Stepping towards a plastic-free nation

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The government has issued certain guidelines for festivals like Ganesh Chaturthi in which immersion of offerings and idols cause water pollution

Many states, corporates, NGOs as well the general public are coming forward and are joining the battle against single-use plastics. Soon after the Lok Sabha Secretariat banned the use of non-reusable plastic in the Parliament complex and encouraged all the officers to go for biodegradable alternatives, states like Uttar Pradesh (UP) too banned it in their constituencies. Lucknow, the capital city of UP, has even launched a helpline (7839861314) to report any violation of the government’s ordeal of banning plastic of less than 50 microns in thickness.

Even the celebrations of the Hindu festival Ganesh Chaturthi, which involves immersion of idols of Lord Ganesha (a Hindu deity), florals and other offerings in water, will be regulated under specific guidelines in Delhi. The festivity across the nation is taking an eco-friendly twist with the idols being made by bio-degradable substances. One such celebration staged in Mumbai’s Lalbuagh area has installed 22 feet high Ganesh idol made of biodegradable components like paper, cotton etc. The organisers have even asked the attendees to refrain from bringing Agarbattis (incense sticks) and florals, and rather donate pens, notebooks etc., for the flood-affected regions in Maharashtra, the western Indian state.

The airlines are no behind. After the national carrier Vistara replaced all its small bottles with paper cups and replaced rest of the plastic with oxo-biodegradable plastic which gets decomposed in less than two years, Air India too has now decided to replace the 200 ml bottles distributed in the flights with larger 1,500 ml bottles. The airline will also replace the packing of banana chips and sandwiches with butter paper pouches and plastic tea cups with sturdy paper cups.

The Indian Railways too has directed the officials to look for the implementation of plastic drinking bottles as part of the extended producer responsibility besides the installation of 1,853 plastic water bottle crushing machines at 360 major stations.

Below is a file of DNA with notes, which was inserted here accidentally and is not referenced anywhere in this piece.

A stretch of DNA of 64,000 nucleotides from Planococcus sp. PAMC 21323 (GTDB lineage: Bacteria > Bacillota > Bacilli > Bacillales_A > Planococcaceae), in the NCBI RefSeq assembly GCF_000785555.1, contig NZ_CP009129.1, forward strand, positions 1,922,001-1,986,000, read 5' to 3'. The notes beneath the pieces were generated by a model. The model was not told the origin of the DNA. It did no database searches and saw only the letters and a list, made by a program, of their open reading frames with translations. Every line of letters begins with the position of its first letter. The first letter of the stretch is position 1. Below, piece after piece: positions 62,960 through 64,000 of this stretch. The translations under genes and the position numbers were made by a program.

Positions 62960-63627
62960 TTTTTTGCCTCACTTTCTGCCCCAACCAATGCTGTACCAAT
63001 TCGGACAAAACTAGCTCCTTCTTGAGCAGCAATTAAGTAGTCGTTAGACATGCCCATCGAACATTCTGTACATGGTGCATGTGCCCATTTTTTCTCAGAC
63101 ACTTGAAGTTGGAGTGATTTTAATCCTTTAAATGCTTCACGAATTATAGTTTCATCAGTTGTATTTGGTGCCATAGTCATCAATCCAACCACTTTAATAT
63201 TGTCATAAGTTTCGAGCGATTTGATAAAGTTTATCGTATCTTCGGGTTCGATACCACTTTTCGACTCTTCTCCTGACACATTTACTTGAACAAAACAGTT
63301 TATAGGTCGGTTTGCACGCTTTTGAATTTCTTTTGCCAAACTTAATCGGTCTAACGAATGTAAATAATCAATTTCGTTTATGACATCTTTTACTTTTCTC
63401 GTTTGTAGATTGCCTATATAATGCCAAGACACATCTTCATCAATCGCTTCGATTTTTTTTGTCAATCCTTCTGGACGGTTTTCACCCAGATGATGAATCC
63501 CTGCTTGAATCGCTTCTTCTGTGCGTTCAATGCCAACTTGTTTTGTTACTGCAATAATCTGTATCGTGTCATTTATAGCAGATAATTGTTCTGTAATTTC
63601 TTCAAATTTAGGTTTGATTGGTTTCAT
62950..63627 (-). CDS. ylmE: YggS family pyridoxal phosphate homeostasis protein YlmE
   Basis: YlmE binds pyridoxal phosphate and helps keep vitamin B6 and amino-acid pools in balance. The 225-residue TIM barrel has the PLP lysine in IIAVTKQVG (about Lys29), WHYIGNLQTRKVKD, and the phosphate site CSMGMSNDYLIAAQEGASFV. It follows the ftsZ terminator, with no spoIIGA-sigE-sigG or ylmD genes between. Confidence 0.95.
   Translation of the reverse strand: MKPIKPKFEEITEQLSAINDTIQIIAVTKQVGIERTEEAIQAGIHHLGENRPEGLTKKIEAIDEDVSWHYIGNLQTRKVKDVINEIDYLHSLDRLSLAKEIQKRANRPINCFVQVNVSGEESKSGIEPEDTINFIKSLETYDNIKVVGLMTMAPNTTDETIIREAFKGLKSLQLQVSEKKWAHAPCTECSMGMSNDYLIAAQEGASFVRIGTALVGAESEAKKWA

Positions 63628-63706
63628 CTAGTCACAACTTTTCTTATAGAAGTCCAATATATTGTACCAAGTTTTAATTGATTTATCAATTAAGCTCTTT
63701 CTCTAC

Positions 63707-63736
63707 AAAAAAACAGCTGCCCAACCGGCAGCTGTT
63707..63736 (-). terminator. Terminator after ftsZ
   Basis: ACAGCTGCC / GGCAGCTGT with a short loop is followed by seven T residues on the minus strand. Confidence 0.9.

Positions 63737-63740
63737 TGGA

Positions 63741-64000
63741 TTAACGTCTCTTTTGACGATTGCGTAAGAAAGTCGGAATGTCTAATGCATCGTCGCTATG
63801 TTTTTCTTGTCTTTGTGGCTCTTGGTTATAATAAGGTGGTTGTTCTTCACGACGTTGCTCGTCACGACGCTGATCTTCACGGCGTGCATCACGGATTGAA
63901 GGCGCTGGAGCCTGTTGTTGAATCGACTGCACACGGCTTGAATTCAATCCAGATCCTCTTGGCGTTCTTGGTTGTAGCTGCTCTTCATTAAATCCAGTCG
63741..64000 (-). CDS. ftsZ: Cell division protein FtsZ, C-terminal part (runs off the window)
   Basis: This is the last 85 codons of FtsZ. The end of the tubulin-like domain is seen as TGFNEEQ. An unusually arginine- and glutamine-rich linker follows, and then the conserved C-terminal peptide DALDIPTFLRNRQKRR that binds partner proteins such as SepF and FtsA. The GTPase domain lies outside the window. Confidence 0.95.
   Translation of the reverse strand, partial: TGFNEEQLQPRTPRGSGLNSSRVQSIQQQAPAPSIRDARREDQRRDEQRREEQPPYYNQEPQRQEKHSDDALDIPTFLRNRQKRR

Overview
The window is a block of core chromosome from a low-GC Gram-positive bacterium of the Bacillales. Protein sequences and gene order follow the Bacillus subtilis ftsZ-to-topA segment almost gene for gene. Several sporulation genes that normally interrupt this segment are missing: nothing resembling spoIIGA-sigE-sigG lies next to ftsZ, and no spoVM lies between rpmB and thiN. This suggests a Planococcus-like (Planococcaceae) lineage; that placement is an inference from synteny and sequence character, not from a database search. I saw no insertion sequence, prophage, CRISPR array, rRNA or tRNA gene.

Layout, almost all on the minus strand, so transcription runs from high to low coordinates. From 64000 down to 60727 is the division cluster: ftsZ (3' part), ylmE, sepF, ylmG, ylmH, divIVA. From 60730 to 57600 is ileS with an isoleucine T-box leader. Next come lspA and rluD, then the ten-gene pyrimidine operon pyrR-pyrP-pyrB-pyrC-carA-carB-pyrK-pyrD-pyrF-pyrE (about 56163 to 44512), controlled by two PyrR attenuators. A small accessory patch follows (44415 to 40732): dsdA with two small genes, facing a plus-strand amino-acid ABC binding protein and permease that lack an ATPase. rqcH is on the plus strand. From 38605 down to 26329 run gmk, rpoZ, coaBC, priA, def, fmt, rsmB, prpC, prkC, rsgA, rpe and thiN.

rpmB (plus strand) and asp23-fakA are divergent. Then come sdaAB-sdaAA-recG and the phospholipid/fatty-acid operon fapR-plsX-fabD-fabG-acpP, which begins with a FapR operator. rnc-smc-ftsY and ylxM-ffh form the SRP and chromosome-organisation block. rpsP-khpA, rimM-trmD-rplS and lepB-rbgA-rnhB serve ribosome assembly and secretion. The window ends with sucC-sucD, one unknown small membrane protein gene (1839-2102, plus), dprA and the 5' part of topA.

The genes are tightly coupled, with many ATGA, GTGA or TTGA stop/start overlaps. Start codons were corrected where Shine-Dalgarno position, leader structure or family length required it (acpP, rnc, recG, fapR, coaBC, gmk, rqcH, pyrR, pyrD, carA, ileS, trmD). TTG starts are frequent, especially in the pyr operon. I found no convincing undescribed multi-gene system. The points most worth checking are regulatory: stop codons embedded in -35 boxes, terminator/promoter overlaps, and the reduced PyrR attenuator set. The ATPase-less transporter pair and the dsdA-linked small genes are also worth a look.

From the e-commerce sector, believed to be one of the biggest culprits of plastic menace, the online portal Flipkart has taken numerous initiatives in the recent past, resulting in a 25 pc reduction in the plastic used in packaging sector. With steps like introducing eco-friendly paper shreds, replacing poly pouches with recycled paper bags, and replacing bubble wraps and airbags with carton waste shredded material and 2-ply roll, the brand is targeting to 100 pc plastic-free operation in a few years. It also is targeting a 30 pc collection back in the first year, subsequently setting the bar higher with each target achieved.

Besides such higher institutions coming up with these initiatives, the sensitivity towards the issue is seeping in through all the levels of the society.

Laxmi, a vegetable vendor from Delhi shares, “I am not getting any new polythene bags now. What’s the use? They’ll go obsolete from Gandhi Jayanti. Didn’t you hear Modiji talking about the ban? We want to support the cause in whichever way we can.”

It wouldn’t be wrong to say that while an improved infrastructure and a better monitoring policy is quintessential in achieving the target of making India plastic-free, the way people from all walks of the life are coming together for the cause, the challenging target seems achievable!